"Retailers continue to persevere in an uncertain economic environment, relying on cost controls rather than sales growth to maintain profitability," noted Sandy Kennedy, president of the Retail Industry Leaders Association. "Retailers continue to deal with considerable market and regulatory uncertainty."

With the exception of automotive, retailers saw a decline in virtually every category. Department stores, clothing, furniture, and building materials were all slightly down. The most common reason for the sales slump is attributed to 14.6 million Americans remaining out of work.

Finding New Solutions In A Down Economy.

In days of old, most retailers relied on location. It was the reason that malls were mapped out all over the United States. As a retailer, you wanted to choose high traffic areas in order to capitalize on pedestrian traffic. The same was true for high traffic streets and urban centers. The people were already there. You only had to be there among them.

One change seems certain in this economy: people need a reason to visit beyond location. In a tightening economy, most consumers are trying to cut back on necessities in favor of occasional luxuries. So maybe, just maybe, retailers need to stop waiting for the people to show up and start trying to find them.

Proximity mailing and online market penetration are good starting points, but even those alone are not enough. You have to do something and that something has to be more than host a sale. Mini-events, new line launches, and educational series are smart starting points.

I'm not making this up. Two of the retailers we work with have seen the most success building connection-centric communities online (helping consumers meet each other) and complimentary or low cost events that people cannot find anywhere else. They don't have to be huge events. Some can be as simple as a local chef hosting a cooking demonstration or authors signing books.

As long as the marketing that accompanies these events includes traditional event listings (citywide), proximity mailers (store radius), and online (interest focused), more people are likely to attend than if the establishment simply handed out in-store flyers to a dwindling walk-in consumer base.

As for the freeze created by regulatory uncertainty? I don't blame retailers for being concerned. However, at some point, you have to forget what the emperor is doing and get down to the business of milking cows. The day to worry about future regulations is best saved for the day they happen. And the day to wait for a miraculous economic sales surge is, well, never.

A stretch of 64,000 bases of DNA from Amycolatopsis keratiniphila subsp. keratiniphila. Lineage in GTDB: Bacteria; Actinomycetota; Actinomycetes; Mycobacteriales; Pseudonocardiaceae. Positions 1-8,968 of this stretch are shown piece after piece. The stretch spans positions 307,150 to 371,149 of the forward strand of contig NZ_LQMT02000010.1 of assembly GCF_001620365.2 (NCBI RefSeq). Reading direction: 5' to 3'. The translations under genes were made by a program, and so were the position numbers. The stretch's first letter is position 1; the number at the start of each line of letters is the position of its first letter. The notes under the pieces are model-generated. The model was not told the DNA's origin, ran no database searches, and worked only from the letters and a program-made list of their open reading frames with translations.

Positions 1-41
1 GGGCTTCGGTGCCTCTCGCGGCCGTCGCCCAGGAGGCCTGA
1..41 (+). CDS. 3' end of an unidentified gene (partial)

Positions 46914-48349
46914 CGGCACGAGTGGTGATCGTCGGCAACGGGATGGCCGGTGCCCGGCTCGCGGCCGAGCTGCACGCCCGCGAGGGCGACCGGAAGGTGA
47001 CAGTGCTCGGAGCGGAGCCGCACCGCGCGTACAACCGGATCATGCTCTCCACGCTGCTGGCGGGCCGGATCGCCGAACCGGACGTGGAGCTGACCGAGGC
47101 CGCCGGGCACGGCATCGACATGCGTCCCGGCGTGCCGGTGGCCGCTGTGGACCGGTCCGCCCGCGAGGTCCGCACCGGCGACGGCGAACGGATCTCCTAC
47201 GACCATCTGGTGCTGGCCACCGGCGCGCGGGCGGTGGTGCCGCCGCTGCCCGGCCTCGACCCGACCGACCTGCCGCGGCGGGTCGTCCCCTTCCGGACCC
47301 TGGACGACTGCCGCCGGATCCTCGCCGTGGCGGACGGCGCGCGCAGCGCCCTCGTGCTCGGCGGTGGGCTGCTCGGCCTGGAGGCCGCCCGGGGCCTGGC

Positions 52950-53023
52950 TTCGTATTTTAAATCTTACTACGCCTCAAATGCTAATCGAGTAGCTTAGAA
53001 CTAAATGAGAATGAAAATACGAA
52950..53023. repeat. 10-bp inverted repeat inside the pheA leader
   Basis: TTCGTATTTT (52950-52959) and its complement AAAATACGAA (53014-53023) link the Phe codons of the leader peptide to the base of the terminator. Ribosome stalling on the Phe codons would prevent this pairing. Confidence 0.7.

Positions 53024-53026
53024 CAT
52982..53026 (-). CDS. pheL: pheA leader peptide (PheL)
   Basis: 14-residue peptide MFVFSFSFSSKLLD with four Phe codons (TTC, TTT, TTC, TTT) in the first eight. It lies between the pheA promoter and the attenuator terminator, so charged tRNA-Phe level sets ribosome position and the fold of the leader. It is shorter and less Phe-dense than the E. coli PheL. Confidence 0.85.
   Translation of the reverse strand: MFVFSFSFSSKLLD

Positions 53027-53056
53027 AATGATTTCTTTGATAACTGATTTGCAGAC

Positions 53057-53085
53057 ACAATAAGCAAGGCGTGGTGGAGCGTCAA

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Sunday, August 15

Decoding Data: Fresh Content Project

Fresh Content ProjectSomething happened in between social media being considered a fad and full adoption. When companies asked people to prove social media worked, they obliged by providing any number of measures. It didn't matter what these measures were. Most of them include anything with numbers.

Never mind that numbers lie. It seemed to be what executives wanted to hear. All five of these fresh pick posts poke holes in most commonly accepted beliefs. If you think that the number of retweets conveys trust and/or transaction, that social media is different from strategic communication, that free platforms don't carry risk, that B2B and social media doesn't mix, or that Facebook is isolated from the Internet, then please read on.

Best Fresh Content In Review, Week of July 30

• New Experiments Question The Power of Social Proof On The Web.
While one of my passions has been to debunk "reach" on social networks, I'm not the only one conducting experiments. Dan Zarrella recently ran an experiment of sorts on Twitter. In one experiment, a post showing "0" tweets was clicked on more than one showing "776" tweets. In another, "15" tweets earned just as much traffic as "776" tweets. In yet another, he tested subscribers, discovering no significant difference between "0" and "62,172" subscribers. When you add it all up, the measures most marketers look at nowadays are extremely poor indicators of success.

7 Common Business Pitfalls that Impact Social Media Strategy.